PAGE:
Lake-effect snow is nothing new for those north and east of Lakes Erie and Ontario. When it happens, snow totals climb over three to four feet (over a meter) in less than 24 hours. In isolated spots around the Buffalo, New York area this week, over five feet (1.5 meters!) of snow fell earlier this week (November 18-19, 2014), and a second round is happening and expected to continue through Friday.
Old man winter has arrived early for parts of North America. Arctic air has invaded the eastern two thirds of the United States and Canada. Over half of the United States had snowfall on the ground on Tuesday, November 18. All 50 states had a temperature reading of 32 degrees Fahrenheit (0 degrees Celsius) or lower that day. An area of low pressure pushed off to the northeast of Lake Erie and Lake Ontario. Cold, Arctic air blew across the lakes. The temperature contrast of the cold air going over the warmer waters of Lake Erie and Ontario is what contributed to the fetch of training snow bands. The terrain helps to force air to rise and create clouds and moisture. It resulted in a narrow band of extremely heavy snow that fell at rates of three to five inches (8-13 cm) an hour. Visibility was down to zero, and totals were adding up in feet. Many spots have already recorded over five feet of snow. Unfortunately, this is from the first of two waves that will impact the area. The second wave is occurring now, and an additional two feet of snow is possible in isolated spots before it is all said and done.
The first round of snow is responsible for killing seven people. According to CNN, seven deaths are to be blamed for the incredible snowstorm across Buffalo, New York. At least three of those deaths were due to heart attacks from shoveling out the snow. Meanwhile, other deaths occurred from being stranded in their vehicles or from traffic accidents.
The snow has left people stranded on roads and in their homes. Houses are nearly covered from ground to roof with snow. You can go within 10 miles of one spot and see drastic changes in snow coverage. For instance, 65 inches (165 cm) of snow fell four miles south of Cheektowaga. However, only 2 inches (5 cm) of snow was recorded three miles north of Cheektowaga. In other words, a difference of 62 inches (157.5 cm) of snow fell within seven miles. Buffalo broke a record daily maximum snowfall of 7.6 inches (19.3 cm) on November 19, 2014. Most of the heaviest amounts were to the south of the city. Volunteers are on snowmobiles working with the fire department to rescue anyone who is stranded or hurt. They are also bringing in supplies and food.
The snow stranded motorists and for some, trapped them in their vehicles. The Niagara University women’s basketball team was stuck on a bus as the heavy snow trapped them for over 24 hours. Members of the team tweeted out pictures during the storm and were finally rescued and given food and water.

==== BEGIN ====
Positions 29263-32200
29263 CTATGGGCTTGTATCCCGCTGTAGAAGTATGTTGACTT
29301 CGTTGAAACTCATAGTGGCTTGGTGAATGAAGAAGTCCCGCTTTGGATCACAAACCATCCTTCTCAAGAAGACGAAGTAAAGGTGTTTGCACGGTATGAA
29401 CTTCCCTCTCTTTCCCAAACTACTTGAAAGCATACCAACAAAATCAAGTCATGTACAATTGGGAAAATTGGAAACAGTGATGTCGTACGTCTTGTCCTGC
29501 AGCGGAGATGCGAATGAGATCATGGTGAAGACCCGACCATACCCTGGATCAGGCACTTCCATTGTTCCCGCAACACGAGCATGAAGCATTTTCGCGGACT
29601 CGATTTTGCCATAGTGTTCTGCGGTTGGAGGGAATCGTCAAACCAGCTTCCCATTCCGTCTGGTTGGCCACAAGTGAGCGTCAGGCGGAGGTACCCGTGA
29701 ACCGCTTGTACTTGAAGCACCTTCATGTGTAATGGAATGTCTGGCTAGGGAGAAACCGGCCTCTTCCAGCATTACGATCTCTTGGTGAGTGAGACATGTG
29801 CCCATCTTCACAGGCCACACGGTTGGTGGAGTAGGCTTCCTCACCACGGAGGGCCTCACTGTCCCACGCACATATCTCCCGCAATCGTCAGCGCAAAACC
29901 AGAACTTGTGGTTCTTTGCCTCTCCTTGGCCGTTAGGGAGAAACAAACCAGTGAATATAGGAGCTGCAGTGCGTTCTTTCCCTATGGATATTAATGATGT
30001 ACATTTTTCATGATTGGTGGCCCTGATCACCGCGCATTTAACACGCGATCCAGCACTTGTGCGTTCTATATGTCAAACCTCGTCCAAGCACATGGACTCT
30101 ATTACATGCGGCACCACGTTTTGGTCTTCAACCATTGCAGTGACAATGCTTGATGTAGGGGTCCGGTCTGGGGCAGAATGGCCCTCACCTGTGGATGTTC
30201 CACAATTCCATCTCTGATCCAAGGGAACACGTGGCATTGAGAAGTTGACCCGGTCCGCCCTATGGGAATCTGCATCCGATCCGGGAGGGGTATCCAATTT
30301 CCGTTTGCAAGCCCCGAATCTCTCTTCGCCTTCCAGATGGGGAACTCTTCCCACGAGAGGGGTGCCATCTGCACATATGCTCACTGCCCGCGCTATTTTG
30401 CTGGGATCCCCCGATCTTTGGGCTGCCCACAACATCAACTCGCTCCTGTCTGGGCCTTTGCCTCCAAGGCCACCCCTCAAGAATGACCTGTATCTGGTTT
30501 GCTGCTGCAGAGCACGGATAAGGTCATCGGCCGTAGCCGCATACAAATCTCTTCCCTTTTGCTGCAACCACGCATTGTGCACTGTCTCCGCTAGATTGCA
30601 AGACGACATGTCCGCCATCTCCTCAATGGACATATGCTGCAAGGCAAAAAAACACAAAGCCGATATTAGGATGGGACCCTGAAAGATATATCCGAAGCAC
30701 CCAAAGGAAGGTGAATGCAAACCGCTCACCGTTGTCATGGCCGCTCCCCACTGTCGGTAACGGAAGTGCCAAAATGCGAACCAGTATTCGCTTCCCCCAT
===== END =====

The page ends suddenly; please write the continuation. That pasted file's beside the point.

The largest 24-hour snowfall total ever recorded in the United States was 76 inches (193 cm) in Silver Lake, Colorado. For now, there has not been any confirmation on whether or not this record was broken. It appears unlikely as the highest totals recorded were around 65 inches (165 cm). However, some spots recorded snowfall totals in 48 hours that they would typically see in an average year. The average snowfall Buffalo, New York receives on average per year is 83.6 inches (212 cm). However, since the heaviest snow bands were to the south of the city, Buffalo will not be anywhere close to topping over 80 inches (203 cm) of snow. So far Buffalo’s total snowfall from this entire event is 16.9 inches (42.9 cm)
Bottom line: An unusual and almost unprecedented lake-effect snow formed on November 17-18, 2014 and produced over five feet of snow in areas just south of Buffalo, New York. At least seven people died from the storm, and several people were trapped in their homes and vehicles due to the heavy snow. A second round of lake-effect snow could provide an additional one to two feet in spots south of Buffalo, New York on November 20, 2014. Is this the sign of what’s to come for the United States this winter? It is too soon to tell. However, it doesn’t look good if this pattern continues over the next several months.
Matt Daniel is Meteorologist for WBRC in Birmingham, Alabama. A self-described "big weather and music geek," Matt has a passion for helping to keep people safe when severe weather strikes and says if you don't have a NOAA Weather Radio ... you should get one.